For something with a little more character than your standard stack of shelves, try hanging your garden. There are endless ways this type of garden can take shape, from placing a curtain rod in the window and hanging buckets from them to fashioning a sort of hanging swing using rope and a wood plank.
For something fairly simple, buy or make your own macramé plant hanger. It’s like a hammock for your flower pots.
Gardening is all about starting with very little and growing that into something beautiful. Why not honor that spirit by building your garden from scratch using materials you already have lying around? It’s not just a clever way to be crafty, but it’s also eco-friendly.
Again, virtually anything can be fashioned into a planter. Don’t throw away old coffee tins or soup cans – repurpose them.
Use your imagination to come up with something unique, such as a tiny lightbulb terrarium.
Paint your coffee tin planters a terra cotta color to evoke a classic flower pot look. Decorate a mason jar with glitter and ribbon. Use chalkboard labels on your soup cans so you can easily identify the plants inside. Or leave your containers as they are for a more eclectic look.
Whatever container you end up using, if it’s been previously used, make sure you thoroughly clean it so there’s no lingering smell or bacteria.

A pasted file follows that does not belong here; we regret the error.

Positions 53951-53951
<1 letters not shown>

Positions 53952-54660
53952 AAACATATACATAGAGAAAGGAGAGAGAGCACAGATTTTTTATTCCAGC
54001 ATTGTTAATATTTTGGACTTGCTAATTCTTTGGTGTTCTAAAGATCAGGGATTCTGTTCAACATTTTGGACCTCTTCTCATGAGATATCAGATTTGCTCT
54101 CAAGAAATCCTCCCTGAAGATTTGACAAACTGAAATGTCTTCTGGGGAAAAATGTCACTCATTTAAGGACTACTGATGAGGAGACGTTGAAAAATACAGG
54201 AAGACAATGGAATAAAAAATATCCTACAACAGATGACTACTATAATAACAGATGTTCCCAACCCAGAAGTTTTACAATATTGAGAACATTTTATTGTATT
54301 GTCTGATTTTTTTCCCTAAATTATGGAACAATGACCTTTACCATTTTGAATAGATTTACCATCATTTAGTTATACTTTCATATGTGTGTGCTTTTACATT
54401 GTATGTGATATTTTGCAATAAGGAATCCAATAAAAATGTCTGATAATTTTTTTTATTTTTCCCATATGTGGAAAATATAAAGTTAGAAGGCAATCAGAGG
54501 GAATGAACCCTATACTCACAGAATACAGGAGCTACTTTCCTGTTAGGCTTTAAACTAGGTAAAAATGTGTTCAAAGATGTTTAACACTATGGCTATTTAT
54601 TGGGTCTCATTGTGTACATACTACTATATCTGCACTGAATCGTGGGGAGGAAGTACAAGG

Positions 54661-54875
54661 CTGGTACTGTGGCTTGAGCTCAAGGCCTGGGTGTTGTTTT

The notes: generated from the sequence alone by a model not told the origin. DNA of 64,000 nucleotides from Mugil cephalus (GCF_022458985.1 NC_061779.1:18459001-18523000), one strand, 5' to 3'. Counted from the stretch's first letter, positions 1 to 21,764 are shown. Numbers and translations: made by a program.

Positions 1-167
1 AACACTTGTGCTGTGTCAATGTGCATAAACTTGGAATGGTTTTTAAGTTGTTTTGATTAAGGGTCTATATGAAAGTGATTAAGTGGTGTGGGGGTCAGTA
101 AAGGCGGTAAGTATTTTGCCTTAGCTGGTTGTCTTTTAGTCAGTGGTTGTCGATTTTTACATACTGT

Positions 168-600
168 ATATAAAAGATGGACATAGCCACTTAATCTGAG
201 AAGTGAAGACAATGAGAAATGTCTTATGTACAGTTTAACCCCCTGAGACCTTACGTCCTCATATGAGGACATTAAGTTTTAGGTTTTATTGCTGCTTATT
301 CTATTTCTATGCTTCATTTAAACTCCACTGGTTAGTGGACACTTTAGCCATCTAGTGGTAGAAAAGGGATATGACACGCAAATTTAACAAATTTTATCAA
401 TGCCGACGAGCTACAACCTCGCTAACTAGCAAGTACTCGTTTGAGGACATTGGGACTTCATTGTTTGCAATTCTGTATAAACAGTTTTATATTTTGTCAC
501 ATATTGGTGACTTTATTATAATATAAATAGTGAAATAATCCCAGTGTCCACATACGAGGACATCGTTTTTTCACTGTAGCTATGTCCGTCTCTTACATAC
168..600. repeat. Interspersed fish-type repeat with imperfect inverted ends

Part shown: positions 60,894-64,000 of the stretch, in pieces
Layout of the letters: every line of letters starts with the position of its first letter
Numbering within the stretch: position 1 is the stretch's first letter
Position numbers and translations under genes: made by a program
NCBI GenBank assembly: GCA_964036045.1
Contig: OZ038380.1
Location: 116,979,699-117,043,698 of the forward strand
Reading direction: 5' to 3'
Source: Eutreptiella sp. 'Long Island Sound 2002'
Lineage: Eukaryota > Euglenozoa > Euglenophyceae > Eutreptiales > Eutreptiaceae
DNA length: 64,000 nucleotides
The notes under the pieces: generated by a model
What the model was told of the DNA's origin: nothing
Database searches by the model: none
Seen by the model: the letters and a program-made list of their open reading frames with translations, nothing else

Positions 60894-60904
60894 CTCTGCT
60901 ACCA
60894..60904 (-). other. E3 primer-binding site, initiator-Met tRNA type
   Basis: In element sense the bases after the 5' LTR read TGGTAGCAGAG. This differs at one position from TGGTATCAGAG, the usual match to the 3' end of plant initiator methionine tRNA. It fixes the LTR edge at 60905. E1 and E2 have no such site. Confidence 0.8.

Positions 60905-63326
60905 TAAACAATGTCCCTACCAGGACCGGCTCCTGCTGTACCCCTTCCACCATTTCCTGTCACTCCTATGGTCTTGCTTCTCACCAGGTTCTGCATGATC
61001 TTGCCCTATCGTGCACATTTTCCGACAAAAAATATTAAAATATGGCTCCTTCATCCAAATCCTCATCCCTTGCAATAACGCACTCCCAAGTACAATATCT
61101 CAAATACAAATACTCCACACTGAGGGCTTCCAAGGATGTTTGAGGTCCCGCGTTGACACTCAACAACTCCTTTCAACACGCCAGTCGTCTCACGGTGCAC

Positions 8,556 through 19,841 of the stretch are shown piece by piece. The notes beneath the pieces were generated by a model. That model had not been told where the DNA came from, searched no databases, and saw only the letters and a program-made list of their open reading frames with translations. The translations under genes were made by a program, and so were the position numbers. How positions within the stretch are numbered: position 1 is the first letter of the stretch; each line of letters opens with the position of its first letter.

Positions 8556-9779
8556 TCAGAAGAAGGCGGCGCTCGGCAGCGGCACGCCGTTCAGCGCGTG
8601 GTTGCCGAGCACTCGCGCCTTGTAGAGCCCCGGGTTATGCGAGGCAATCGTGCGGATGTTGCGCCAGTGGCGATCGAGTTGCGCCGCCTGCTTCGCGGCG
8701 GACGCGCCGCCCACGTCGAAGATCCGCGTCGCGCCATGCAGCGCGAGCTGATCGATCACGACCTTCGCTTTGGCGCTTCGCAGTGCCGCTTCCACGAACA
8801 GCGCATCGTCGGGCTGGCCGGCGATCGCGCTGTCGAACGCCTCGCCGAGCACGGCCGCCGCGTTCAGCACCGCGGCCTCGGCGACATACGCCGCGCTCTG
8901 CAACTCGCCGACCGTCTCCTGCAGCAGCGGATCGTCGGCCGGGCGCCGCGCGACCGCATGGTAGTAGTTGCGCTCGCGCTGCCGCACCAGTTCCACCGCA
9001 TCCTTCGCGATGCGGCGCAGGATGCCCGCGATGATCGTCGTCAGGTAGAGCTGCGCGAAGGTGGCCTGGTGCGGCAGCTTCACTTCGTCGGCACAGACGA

Taking Care of Your Garden
Beware of overwatering your indoor plants if you don’t have any drainage holes in your pot. If you think you’ve overwatered, tip the pot and let the excess run out. You can help prevent this by creating a drainage layer at the bottom of your pot, before adding soil. You can use gravel or rocks; although, activated charcoal works best.
Remember that a little bit of water goes a long way, especially if you’re using pots with no drainage. Overwatering can cause the roots to rot and kill your plant.
Do research on the plants you choose. If you buy a plant or seeds at a nursery, ask for information on basic care, as well as if the plant can be successfully grown indoors. Every plant is different, and some plants require special care. Do your homework to learn how and when to water, as well as whether you need fertilizer or a strict sunlight schedule for your plants.
With a little bit of creativity, soil and water, you’ll be on your way to having your own indoor nature haven.
Have any tips for creating a flourishing window garden? Share them in the comments!